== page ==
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Fixed voice disappearing rapidly in many European markets, says Analysys

Fixed voice disappearing rapidly

In many European markets, says Analysys Fixed-mobile substitution (FMS) continues its relentless progress and shows every sign of accelerating - particularly in those countries that have experienced the most traffic migration already - according to a new report, The Acceleration of Fixed-Mobile Substitution in Western Europe:

Facts and figures, published by Analysys, the global advisers on telecoms, IT and media "In many markets it looks as if fixed voice is going to suffer not the slow and lingering decline many have predicted, but a rather rapid one," says report co-author, Dr Alastair Brydon. "At the current rate of traffic migration, 90% of all voice minutes in Finland will originate on mobile phones by 2008.

"Key findings from the new report include:- In five Western European markets, more voice minutes originate on mobile networks than on traditional voice and broadband networks combined.- VoIP appears to have little impact on the migration of voice traffic to mobile networks. Paradoxically, it appears to release consumer cash for additional spending on mobile services.- Finland had the highest level of fixed-mobile traffic substitution in Western Europe in the fourth quarter of 2005 - mobile-originated calls accounted for 64.6% of voice traffic.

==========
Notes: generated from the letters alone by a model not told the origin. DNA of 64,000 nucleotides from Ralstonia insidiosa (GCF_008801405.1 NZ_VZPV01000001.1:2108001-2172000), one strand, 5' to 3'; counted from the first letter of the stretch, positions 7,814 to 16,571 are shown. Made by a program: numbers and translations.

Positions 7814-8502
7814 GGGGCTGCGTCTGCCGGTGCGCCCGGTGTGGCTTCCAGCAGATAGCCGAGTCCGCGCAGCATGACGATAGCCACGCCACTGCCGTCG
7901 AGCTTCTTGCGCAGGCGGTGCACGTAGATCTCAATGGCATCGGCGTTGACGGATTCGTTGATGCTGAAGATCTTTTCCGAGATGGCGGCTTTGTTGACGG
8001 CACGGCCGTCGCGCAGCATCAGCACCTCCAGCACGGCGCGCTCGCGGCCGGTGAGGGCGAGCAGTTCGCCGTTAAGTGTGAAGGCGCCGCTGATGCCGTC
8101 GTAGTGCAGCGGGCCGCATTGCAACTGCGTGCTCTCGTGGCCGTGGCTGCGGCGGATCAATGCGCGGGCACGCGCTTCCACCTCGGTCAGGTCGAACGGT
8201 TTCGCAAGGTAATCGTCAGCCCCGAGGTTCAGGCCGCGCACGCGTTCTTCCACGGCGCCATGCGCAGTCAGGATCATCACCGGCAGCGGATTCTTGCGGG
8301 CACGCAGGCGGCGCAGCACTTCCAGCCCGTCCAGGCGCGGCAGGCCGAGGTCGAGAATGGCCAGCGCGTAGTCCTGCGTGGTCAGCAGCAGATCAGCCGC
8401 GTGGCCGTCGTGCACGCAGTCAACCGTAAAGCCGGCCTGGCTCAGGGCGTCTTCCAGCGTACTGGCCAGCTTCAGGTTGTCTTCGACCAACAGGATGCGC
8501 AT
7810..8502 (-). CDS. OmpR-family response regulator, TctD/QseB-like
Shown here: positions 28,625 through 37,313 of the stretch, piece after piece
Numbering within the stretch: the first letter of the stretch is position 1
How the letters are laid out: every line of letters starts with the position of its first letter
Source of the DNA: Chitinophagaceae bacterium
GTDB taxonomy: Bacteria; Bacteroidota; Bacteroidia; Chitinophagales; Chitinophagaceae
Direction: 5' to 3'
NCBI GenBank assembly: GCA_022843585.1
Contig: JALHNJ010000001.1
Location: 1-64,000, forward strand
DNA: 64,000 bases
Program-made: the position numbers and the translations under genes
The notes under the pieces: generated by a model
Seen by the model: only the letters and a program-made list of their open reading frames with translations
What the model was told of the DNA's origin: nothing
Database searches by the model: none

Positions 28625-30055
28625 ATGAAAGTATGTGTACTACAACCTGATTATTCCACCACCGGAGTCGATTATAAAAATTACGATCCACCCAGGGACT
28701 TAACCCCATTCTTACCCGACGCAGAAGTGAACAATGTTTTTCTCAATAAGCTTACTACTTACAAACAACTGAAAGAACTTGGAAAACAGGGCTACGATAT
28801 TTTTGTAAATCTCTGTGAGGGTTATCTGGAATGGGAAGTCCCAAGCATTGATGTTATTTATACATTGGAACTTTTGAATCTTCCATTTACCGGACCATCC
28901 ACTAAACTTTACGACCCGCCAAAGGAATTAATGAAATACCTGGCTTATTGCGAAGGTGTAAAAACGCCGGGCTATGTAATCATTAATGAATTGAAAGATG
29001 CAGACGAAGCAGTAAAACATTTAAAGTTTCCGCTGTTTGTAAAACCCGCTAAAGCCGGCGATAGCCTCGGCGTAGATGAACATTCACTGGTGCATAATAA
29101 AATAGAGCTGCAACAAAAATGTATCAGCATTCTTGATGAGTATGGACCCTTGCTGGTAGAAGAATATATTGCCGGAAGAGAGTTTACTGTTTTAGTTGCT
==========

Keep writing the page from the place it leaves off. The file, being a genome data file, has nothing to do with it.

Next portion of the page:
However, the country also experienced the greatest increase in this proportion during 2006, by 10 percentage points, to reach 74.6% in the fourth quarter of 2006.- Traffic substitution is also progressing rapidly in markets that have previously undergone little FMS. Germany has experienced much less traffic substitution than the Western European average; only 17.5% of its voice traffic originated on mobile phones in the fourth quarter of 2005. However, this proportion increased by 6.8 percentage points - one of the highest increases in Western Europe - to reach 24.3% in the fourth quarter of 2006."The widespread introduction of home-zone tariffs in Germany is having a significant effect, which demostrates that mobile operators' actions can significantly increase usage,"

says co-author Dr Mark Heath.

"Following years of usage stagnation, average outgoing mobile voice usage per subscriber increased by 23% during 2006.""What is particularly worrying for fixed-line operations is not that FMS is happening, but the pace at which it is happening," adds Rupert Wood, principal analyst at Analysys Research. "Of course, fixed-network operators are looking to different sources of revenue for growth, but the accelerating decline in core voice revenue is damaging at a time when they are embarking on long and expensive next-generation network re-engineering programmes."Analysys provides strategy and management consultancy, information services and start-up support throughout the telecommunications, IT and media sector.